Authored by: Jeffrey Scholes

The Routledge Companion to Religion and Popular Culture

Print publication date:  March  2015
Online publication date:  March  2015

Print ISBN: 9780415638661
eBook ISBN: 9781315724478
Adobe ISBN: 9781317531067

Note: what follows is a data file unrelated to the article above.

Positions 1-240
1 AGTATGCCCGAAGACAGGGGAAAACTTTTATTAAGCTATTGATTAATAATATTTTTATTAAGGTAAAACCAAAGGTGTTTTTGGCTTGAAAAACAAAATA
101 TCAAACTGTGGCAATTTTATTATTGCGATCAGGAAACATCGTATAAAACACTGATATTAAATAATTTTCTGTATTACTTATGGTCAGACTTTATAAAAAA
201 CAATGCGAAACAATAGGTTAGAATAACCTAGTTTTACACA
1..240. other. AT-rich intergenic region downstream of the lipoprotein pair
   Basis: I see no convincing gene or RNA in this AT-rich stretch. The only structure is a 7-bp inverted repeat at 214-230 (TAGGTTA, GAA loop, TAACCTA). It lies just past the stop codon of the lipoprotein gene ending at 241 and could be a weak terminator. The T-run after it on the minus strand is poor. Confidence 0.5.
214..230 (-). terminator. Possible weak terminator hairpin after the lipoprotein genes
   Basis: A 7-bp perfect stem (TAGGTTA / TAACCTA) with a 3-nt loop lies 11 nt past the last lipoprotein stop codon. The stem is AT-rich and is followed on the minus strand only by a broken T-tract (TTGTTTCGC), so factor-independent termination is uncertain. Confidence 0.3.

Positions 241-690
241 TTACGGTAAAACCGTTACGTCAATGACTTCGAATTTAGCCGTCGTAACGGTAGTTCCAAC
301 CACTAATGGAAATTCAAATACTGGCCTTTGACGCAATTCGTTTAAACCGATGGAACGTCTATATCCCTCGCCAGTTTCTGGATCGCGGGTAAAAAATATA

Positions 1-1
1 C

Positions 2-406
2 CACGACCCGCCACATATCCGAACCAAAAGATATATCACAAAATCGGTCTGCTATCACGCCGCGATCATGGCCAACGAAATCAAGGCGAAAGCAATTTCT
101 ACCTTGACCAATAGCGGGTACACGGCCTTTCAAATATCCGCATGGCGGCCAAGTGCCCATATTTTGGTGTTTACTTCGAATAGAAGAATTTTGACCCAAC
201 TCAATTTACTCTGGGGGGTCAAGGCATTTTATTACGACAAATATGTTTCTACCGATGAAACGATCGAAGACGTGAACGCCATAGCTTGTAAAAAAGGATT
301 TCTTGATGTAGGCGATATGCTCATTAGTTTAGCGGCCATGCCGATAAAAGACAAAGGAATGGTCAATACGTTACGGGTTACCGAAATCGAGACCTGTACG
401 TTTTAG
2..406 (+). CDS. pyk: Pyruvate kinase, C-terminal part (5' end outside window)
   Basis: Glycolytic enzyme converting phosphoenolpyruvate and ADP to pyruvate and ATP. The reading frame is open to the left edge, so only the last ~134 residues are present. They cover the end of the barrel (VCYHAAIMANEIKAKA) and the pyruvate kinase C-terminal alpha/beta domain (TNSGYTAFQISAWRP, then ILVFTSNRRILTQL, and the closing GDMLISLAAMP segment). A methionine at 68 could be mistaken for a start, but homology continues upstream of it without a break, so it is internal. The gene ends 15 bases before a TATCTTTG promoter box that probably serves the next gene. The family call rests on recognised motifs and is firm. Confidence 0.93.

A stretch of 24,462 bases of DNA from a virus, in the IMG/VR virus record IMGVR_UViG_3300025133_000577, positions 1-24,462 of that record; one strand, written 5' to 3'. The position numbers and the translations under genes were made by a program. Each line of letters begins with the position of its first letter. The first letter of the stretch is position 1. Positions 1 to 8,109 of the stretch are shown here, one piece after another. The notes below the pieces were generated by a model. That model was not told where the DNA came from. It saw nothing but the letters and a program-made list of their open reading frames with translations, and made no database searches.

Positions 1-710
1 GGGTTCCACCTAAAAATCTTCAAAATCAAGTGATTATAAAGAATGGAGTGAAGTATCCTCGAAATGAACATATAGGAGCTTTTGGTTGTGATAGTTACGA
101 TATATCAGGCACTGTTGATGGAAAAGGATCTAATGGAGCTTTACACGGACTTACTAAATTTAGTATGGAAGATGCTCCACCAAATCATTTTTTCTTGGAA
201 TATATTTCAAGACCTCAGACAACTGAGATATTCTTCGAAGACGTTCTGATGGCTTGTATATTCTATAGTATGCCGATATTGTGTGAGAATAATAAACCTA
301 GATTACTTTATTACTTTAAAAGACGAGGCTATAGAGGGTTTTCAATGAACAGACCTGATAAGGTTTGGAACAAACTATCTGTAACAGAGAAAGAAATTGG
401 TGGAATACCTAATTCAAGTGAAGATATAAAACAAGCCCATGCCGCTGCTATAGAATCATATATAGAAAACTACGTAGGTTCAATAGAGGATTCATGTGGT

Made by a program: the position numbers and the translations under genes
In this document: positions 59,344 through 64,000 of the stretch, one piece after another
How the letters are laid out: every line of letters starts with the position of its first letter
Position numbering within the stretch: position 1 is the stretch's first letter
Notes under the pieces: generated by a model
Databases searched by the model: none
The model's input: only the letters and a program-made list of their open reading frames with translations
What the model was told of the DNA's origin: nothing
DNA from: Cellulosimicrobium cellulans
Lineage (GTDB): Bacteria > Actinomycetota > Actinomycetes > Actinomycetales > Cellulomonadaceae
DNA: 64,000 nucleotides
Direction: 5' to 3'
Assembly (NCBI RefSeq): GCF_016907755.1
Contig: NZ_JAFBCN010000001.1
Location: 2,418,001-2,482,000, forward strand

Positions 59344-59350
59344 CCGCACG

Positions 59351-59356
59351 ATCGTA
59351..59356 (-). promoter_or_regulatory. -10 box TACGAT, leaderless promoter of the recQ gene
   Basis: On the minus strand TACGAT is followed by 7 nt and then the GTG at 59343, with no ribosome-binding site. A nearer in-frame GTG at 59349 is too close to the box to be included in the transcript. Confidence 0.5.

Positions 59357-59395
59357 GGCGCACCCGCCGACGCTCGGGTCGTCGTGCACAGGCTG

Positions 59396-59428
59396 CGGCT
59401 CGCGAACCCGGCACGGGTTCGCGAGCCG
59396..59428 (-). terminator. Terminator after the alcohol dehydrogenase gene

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Sport occupies a vast expanse in today’s popular culture landscape. Four of the top five most-watched programs in the history of American television are sporting events (Eames 2012). The scandals of Tiger Woods and Lance Armstrong lead the national nightly news. Yet rarely do people link sport and religion. But from the ancient Olympic games to the recent prayer-filled rituals of football player Tim Tebow, a relationship between the two most certainly exists. The intersection of religion and sport, though, is a strange one—what could athletic activity possibly have to do with spiritual matters? One might argue that sport has been thoroughly secularized; religion still deals with sacred things. It is therefore not surprising that statements about a relationship between religion and sport generate more questions than they do answers: “Are Sports Good for the Soul?”; “Does God Care Who Wins the Super Bowl?” 1 But another set of questions emerges: How does religion relate to sport, if at all? Is sport a religion, or does the one have nothing to do with the other? And if there is a connection, what might it tell us about how they intersect as an expression of popular culture?

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